The Arctic fresh water virome

SpitsbergenAlthough we now understand that viruses are the most abundant organisms on Earth, there are gaps in our knowledge about their distribution in different environments. Results of a new study reveal the diversity and distribution of viruses in Arctic fresh waters.

Fresh waters in high latitudes such as the Arctic and Antarctic have low levels of nutrients (e.g. are oligotrophic) and support the growth mainly of microorganisms. They are good model systems for understanding how viruses affect microbial communities and the entire ecosystem. It is known that diverse viral communities, comprising novel families of single-stranded (ss) DNA viruses, dominate the fresh waters of the Antarctic Lake Limnopolar. However no large scale studies of the Arctic fresh water virome have been done.

Fresh water was collected in three different years from six lakes in Spitsbergen, Norway (red symbol on map). Viral particles were purified from the water samples and their genome sequences were determined. Only about 10% of the viral sequences could be assigned to a previously known virus family. Most (86%) of the recognizable sequences were from ssDNA viruses, and similar viruses were found in all six lakes.

Comparisons with viromes from other freshwater locations revealed similar taxonomic distributions in Antarctic freshwater but not elsewhere. As these locations are at opposite ends of the global poles, the results suggest that some viruses may be dispersed over long distances. The Arctic and Antarctic fresh water viromes do contain different viral species, despite being quite similar environments. On the other hand, the Arctic fresh water virome is very different from the Arctic Ocean virome. The finding of diverse viral communities in Arctic and Antarctic fresh waters indicates that, unlike larger organisms, viral richness might not decrease with distance from the equator.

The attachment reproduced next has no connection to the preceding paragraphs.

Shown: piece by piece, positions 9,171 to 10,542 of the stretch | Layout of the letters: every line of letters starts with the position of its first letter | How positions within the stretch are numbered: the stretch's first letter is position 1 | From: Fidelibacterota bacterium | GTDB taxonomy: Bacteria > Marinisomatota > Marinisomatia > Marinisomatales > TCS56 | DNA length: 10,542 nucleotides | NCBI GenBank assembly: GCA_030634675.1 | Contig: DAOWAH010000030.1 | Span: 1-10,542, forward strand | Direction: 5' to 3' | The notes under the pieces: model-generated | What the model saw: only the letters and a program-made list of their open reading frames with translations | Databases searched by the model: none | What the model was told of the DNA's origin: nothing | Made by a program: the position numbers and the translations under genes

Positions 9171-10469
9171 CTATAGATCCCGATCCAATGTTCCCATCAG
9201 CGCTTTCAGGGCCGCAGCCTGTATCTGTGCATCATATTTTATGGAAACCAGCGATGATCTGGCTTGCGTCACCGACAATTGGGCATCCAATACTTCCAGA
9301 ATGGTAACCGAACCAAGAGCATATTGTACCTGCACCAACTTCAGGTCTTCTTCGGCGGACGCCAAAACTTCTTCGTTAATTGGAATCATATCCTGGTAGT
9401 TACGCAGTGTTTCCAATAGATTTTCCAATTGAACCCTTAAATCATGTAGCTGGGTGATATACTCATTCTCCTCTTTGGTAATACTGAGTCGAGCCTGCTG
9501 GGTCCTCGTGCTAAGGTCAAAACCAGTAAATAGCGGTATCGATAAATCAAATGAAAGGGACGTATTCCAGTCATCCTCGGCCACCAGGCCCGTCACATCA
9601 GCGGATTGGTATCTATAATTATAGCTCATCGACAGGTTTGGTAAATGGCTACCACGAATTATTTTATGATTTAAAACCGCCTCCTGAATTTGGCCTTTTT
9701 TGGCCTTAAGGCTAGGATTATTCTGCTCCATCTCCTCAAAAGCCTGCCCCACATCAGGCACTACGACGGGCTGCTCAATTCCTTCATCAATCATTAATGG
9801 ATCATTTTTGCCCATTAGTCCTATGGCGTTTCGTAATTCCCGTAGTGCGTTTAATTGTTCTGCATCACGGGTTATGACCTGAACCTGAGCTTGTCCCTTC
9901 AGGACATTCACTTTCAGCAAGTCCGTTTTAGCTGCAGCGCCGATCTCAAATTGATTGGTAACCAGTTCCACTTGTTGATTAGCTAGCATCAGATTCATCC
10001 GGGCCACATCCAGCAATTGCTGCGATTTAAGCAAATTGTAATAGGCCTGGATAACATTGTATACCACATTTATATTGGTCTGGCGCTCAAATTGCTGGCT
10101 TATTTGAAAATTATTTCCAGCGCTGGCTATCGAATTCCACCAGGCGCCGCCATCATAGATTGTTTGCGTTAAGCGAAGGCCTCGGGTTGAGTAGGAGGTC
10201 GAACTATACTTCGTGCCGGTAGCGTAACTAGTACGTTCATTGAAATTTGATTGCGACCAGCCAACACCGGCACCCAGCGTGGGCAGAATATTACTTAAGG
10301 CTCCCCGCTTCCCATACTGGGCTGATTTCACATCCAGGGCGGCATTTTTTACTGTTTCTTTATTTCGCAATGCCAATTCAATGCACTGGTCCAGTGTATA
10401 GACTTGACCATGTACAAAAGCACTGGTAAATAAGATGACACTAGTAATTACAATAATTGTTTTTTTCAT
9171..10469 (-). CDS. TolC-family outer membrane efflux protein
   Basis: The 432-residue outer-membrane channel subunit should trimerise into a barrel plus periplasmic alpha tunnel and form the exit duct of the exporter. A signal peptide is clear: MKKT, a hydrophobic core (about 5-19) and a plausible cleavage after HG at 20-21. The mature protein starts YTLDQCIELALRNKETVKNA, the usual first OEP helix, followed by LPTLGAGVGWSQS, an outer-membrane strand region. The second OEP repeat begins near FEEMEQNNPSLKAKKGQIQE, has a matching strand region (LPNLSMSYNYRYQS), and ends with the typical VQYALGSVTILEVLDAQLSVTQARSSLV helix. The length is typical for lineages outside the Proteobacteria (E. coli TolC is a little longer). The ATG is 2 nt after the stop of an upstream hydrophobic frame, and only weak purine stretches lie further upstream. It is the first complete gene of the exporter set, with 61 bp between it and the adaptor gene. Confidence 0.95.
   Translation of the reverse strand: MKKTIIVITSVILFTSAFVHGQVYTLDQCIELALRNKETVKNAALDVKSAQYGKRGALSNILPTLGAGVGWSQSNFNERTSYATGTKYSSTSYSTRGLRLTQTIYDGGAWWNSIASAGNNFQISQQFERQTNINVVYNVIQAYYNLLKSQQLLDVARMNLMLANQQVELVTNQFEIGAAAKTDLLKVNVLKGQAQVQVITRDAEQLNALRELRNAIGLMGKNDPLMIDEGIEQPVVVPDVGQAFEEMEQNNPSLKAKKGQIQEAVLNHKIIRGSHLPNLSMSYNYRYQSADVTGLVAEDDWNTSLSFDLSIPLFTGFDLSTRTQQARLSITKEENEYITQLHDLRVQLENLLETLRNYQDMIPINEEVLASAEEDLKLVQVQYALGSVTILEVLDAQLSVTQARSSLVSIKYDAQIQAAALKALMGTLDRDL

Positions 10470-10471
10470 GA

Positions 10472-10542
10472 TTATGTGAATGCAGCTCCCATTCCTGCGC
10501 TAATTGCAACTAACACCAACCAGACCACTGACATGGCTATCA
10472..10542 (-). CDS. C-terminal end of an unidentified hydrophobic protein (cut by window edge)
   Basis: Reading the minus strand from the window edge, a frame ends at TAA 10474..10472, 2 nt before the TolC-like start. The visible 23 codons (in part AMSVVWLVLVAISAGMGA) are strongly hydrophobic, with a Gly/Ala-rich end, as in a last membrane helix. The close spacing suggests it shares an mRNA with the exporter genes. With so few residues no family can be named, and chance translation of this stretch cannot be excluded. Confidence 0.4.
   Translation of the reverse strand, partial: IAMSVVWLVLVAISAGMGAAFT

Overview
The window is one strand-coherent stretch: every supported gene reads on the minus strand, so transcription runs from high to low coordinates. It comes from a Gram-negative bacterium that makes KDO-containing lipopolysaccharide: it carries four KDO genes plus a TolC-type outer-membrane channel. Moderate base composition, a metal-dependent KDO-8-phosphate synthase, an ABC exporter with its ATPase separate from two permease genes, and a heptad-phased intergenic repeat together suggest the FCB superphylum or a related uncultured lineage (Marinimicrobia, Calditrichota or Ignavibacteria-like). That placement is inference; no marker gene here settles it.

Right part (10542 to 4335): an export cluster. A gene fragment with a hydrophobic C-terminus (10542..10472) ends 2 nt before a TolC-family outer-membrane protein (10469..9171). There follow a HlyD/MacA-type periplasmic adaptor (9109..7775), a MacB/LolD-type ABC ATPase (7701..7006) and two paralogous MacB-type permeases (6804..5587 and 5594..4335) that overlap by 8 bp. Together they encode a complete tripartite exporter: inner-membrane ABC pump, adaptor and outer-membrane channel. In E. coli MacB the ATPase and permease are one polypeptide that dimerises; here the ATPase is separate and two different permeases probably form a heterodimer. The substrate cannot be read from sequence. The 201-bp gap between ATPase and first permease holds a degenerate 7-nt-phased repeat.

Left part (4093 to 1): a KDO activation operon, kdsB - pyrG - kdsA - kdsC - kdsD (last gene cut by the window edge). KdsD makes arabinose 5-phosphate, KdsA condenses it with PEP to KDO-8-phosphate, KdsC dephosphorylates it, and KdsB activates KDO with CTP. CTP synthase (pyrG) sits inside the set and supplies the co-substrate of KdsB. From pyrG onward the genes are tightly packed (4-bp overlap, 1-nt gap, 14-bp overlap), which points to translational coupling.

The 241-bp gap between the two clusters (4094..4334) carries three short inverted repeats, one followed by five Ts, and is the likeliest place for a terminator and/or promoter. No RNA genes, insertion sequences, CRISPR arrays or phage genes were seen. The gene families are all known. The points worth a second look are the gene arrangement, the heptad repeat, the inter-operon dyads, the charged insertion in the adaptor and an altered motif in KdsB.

The authors of this study did not characterize the RNA virome of Arctic fresh water lakes, but they did find sequences of single-stranded RNA viruses in their data sets. Because the authors sequenced DNA only (their protocol did not include a step to convert RNA to DNA before amplification), these RNA viral sequences likely represent DNA-RNA hybrid viruses. These viruses probably were produced by recombination of a DNA virus with DNA produced by reverse transcription of an RNA virus.

When Lake Limnopolar thaws in the spring, its viral community changes from ssDNA viruses to dsDNA viruses, perhaps as the hosts also change. Whether similar changes take place in Spitsbergen should be determined to help illuminate how viruses control high latitude microbial communities.

TWiV 289: Vinny and the capsids

On episode #289 of the science show This Week in VirologyVinny and the capsids answer listener questions about the definition of life, state vaccination laws, the basic science funding problem, viral ecology, inactivation of viruses by pressure, and much more.

You can find TWiV #289 at www.microbe.tv/twiv.

The Vertical Farm

I’ve been hearing about the vertical farm concept from Dickson Despommier for years – as a faculty colleague of his here at Columbia University Medical Center, and more recently as co-host of TWiV and TWiP. I could not help but be enthusiastic as the idea grew from a seed, to seeing Dickson jetting around the globe trying to build the first prototype. Now that the eponymous book is out, does it stand up to the hype?